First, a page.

In contrast with the previous decade, when women have just begun to stand up for their rights, the following period was not much of a favorable. As the 1930’s began with the depression, millions of American citizens, among them women were homeless and hungry. Some of them, avoided the stark deprivation, however still struggled to get by - “We didn’t go hungry, but we lived lean.” – as people often said during those hard times. Women received a clear message from the media – as getting a job was enormously hard, and so was its keeping, they were supposed to stay at home, not in the workplace. Female individuals, who had a job, were viewed as stealing it from men.
Finally, what’s even more incredible than the struggles Hollis faces in the book, is the way it ends! The book Pictures of Hollis Woods has a feel-good ending. This is because out of all of the hard struggles Hollis faces her life ends up working out for her. An example is, in the start of the book nobody wants Hollis, but towards the ending several people want her. According to GoodReads.com, readers wanted the story to end the way it did.
Cochran Mills was named after her father who was a wealthy businessman, and she was often called “Pink” because her mother almost always dressed her in that color. Later, she added an “e” to the end of her last name for elegance. Nellie became a professional muckraker and was a widely read female stunt reporter. She married Robert Livingston Seaman in 1895, and retired from journalism. Unfortunately, she died on January 27, 1922 in New York, New York from pneumonia after a life abundant with conquering hardships and tenacity.
She was a smart woman and her cousin was scared that she will not marry because “men don’t like smart woman.” they had 3 daughters. Wilson relied on Ellen for decision making a lot of the time. In 1907, Wilson broke Ellen’s heart when he cheated with Bermuda on a restorative trip. But they were still together and moved on.
However, many women were very inexperienced when they first started. According to the BBC article, “World War One: The many battles faced by WW1’s nurses,” “Thousands of young women from middle-class homes with little experience of domestic work, not much relevant education and total ignorance of male bodies, volunteered and found themselves pitched into military hospitals.” (S2) In other words, not all of the heroic nurses we hear about were very experienced at first. Most had to learn very quickly because of the enormous number of soldiers that needed to be tended to. Another quote from the same article is, “The image and the conspicuous Red Cross uniforms were romantic but the work itself exhausting, unending and sometimes disgusting.” (S2) This quote shows the reality of being a nurse in WW1. It wasn’t all fun and games.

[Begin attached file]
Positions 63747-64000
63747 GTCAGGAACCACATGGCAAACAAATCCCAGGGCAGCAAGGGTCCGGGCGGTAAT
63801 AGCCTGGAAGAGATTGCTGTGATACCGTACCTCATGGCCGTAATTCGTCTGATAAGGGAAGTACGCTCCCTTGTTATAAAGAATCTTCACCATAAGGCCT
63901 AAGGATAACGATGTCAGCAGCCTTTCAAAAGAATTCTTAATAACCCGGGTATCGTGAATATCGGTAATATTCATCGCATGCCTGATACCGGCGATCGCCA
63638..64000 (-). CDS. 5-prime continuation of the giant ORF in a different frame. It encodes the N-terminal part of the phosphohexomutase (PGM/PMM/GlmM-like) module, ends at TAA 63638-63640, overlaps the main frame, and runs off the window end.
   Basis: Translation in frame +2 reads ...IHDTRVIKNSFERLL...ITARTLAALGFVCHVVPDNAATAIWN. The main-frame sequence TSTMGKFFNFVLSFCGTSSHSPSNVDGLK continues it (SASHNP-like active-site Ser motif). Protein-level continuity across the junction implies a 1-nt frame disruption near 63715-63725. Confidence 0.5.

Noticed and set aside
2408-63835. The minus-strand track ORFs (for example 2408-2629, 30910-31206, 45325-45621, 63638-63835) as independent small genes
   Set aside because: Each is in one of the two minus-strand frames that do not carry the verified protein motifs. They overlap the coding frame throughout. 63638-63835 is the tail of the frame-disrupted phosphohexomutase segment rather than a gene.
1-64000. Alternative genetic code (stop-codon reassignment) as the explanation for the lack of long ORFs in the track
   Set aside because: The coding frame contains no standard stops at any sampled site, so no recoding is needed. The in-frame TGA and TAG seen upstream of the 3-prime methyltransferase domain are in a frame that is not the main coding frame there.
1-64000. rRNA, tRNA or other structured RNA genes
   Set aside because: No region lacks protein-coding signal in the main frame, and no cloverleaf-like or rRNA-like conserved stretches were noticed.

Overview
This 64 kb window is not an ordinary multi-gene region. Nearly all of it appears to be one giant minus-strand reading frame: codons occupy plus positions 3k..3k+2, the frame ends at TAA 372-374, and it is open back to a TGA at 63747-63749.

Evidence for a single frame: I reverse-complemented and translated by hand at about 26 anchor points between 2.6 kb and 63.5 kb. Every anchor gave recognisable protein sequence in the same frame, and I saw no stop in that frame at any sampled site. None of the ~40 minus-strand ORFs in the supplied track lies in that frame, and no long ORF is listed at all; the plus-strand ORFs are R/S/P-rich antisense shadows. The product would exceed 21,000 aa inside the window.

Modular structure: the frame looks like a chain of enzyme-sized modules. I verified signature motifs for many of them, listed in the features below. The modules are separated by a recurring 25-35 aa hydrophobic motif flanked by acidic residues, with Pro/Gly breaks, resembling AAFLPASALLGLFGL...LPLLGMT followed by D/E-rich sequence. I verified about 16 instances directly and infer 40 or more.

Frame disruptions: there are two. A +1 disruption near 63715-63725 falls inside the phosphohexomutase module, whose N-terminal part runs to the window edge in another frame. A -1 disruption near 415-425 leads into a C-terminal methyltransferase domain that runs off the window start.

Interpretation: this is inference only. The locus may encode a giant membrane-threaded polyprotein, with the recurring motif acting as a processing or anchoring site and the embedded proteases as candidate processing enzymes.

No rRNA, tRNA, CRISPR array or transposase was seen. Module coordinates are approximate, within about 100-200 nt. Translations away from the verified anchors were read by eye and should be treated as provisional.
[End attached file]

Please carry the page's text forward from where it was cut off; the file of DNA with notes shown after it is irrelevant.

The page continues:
Margaret Sanger produced the first birth control pill, arguably the most salient innovation for women’s reproductive rights in the 20th century. At seventy, Sanger had spent decades fighting for women’s rights and had made several valuable contributions, but she was still frustrated with a lack of effective birth control in America. (Eig 30). In 1959, she employed the scientific knowledge of Gregory Pincus to produce the world’s first oral birth control drug. (The Pill”).
Previously Kat had lived in extreme pain for over fifteen years, she expected that something was wrong, however, the doctors that were treating Kat did not order an ultrasound and attributed her pain to her menstrual cycle. Uterine fibroids (UF), per Martin-Merino, Wallander, Andersson, Soriano-Gabarró and Rodriguez (2016), are the most common non-cancerous tumor found in women. Martin-Merino et. al. (2016)
I 'm surprised that as much work that is put into the family inside and outside of the home, women still were not seen as good enough. " 'In fact sometimes as soon as I would get home, he would go out... to hang out with his friends and, I found out later, he had other women" ' (Collins 27). It actually broke my heart to read about this sentence. The woman, Gloria Vaz, was an African-American mother with four children, lived in Brooklyn and yeah from nine to five. On top of that work schedule her husband still expected to come home and do the chores that were expected of someone who did not work.
This shows perseverance because she tried everything in order to get women to vote even though most of her ideas did not work. Another example in Susan B. Anthony Dares to Vote that shows perseverance is that Susan has been working on making women vote for more than 60 years. That shows perseverance because even though she has never found success throughout the 60 years she still kept on trying and trying and she never gave up.
Known as the “Moses of her people,” this woman was mainly known for her assistance in leading hundreds of slaves on the Underground Railroad from Maryland to Pennsylvania. However, unlike the previous Abolitionist women mentioned above, Christianity, its beliefs, and spiritual practices were nonetheless vital resources upon which Tubman and her family drew for psychological revival. Harriet was disabled due to her head injury that happened in her teens when, her master threw an iron rod at her head. Later on, Tubman got married to her first husband Joseph Tubman but, remained childless. Later on in life, after many attempts to be free Tubman finally escaped in 1849.